Mitigations, though more complex than in the case for light pollution, can help. For example, SATCON1 recommended that satellites be no brighter than 7th-magnitude when orbiting at 500 km, putting them out of reach of naked-eye observers. Satellites at higher altitudes, where satellites are more visible for longer in the night, would need to be even dimmer. Software and up-to-date databases will also help avoid satellite trails across astronomical images, or at least mask them when they do occur.
But mitigations have also been difficult to implement. While SpaceX has made considerable progress in dimming its Starlink satellites, they haven’t yet reached the 7th-magnitude goal that SATCON1 set out. And while OneWeb and Amazon’s Kuiper have both made pledges of corporate responsibility, Olga María Zamora Sanchez (Institute of Astrophysics of the Canary Islands, Spain) reported at the workshop that the 321 OneWeb satellites launched so far are still too bright at longer wavelengths.
Likewise, databases and software to predict satellite passes and mask trails take time and funding to develop, notes Jonathan McDowell (Center for Astrophysics, Harvard & Smithsonian), who led an algorithms group during SATCON2. Right now, most of these efforts have occurred in astronomers’ spare time.
And even if the mitigations were 100% successful, they wouldn’t be enough. “All of these mitigations have a regime where they might be helpful,” McDowell says, “and then a regime where you're just swamped, and no mitigation will save you.” LEO can probably carry 100,000 satellites, maybe even a million with advances in technology. At great enough numbers, telescopes will no longer be able to avoid photographing satellite trails, and with multiple trails per image, they’ll become impossible to mask.
“The policy challenge is making sure we never get to that regime,” McDowell argues. “We need international action to preserve the space environment and the night sky.”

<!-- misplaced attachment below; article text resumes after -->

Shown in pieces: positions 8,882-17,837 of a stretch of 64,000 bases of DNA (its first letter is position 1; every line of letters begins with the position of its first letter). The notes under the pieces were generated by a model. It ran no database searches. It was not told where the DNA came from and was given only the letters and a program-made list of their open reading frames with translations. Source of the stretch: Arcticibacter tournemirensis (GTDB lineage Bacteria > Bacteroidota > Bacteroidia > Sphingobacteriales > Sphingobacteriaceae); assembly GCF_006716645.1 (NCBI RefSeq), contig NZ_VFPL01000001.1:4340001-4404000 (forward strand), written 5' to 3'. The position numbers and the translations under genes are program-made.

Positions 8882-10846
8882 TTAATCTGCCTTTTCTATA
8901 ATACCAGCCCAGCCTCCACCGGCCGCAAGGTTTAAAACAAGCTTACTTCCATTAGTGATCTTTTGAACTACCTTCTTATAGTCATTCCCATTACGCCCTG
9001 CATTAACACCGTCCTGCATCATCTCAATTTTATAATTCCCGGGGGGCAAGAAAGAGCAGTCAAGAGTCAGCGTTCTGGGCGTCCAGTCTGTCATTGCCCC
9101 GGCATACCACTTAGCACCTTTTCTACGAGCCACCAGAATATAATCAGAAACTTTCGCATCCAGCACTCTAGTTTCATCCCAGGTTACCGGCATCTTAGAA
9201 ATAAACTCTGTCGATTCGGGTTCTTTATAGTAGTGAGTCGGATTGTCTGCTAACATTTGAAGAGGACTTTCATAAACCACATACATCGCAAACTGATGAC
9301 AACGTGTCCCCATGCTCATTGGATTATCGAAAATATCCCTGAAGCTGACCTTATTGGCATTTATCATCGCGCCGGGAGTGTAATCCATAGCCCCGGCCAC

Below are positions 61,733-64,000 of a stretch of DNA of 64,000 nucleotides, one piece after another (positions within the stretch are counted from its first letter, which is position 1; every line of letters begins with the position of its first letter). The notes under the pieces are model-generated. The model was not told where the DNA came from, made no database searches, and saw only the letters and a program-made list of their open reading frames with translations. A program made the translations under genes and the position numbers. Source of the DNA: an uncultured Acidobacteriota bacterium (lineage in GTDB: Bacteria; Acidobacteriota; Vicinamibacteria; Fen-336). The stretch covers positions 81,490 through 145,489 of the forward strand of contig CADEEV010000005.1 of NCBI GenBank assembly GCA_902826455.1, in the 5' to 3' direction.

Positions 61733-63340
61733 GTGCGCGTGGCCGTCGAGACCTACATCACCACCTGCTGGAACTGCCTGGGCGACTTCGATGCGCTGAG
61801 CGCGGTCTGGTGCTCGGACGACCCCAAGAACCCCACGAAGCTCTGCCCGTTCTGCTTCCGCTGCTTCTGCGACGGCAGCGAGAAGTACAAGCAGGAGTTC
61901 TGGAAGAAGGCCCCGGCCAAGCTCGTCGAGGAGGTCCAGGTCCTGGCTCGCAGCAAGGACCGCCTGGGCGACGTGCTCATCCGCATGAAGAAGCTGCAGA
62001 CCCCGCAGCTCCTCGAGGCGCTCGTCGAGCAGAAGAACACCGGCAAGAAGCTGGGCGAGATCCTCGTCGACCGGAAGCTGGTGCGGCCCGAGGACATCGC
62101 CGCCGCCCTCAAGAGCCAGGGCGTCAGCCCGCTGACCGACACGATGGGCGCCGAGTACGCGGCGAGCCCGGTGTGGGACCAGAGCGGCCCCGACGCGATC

The Night Sky as Environment
To that end, space lawyer Charles Mudd advocated at the conference that Earth’s orbital space be considered a natural resource and an integral part of our planet’s environment —and regulated as such.
“It's clear that all our colleagues would like this to be made an environmental issue,” says organizing committee member Richard Green (University of Arizona). “It would be a broader solution for sure.”
But while successful dark-sky efforts in Europe have been grounded in environmental protection, that approach is less likely to work in the United States, Green notes. “If you have to create an environmental impact study, it’s a big deal,” he says. “It takes years, and it's very expensive.”
There are lots of other, albeit narrower ways to approach the issue, he adds. “If it spoils the value of National Parks, that's another agency's mission. If it makes searching for Earth-impacting asteroids more difficult, that's another agency's mission.”
For their parts, industry representatives of SpaceX, Amazon, and OneWeb have all been pushing for corporate responsibility and citizenship in place of regulation, and they have encouraged international operators to do the same.
“On the other hand, if it turns out to be harder or more expensive, the bottom line is what counts,” Green says. “It would be good to have regulatory incentives to make sure they stick to that good intention.”
What Happens Next
The road from dark-sky-friendly guidelines to regulation and enforcement is a long and rocky one. COPUOS must balance the needs of its now 100 member states, some of which already host top-notch space industries and some of which are just emerging into the field. For this and other reasons, COPUOS is more likely to institute a resolution that would be up to the member states to enforce, rather than a binding treaty.
But whether that is what the committee will recommend is still to be decided. The workshop report, still forthcoming, will be an official UN document that will go to the Scientific and Technical Subcommittee of COPUOS. If approved as a resolution, it will go to COPUOS itself. It could even go to the General Assembly.
“Do we have a definite way forward, with a good shot at COPUOS endorsement?” Green ponders the question. He notes that despite the compelling legal arguments, there could be hesitation to engage with anything that might reinterpret the Outer Space Treaty. “I don't know which arguments are going to win the day.”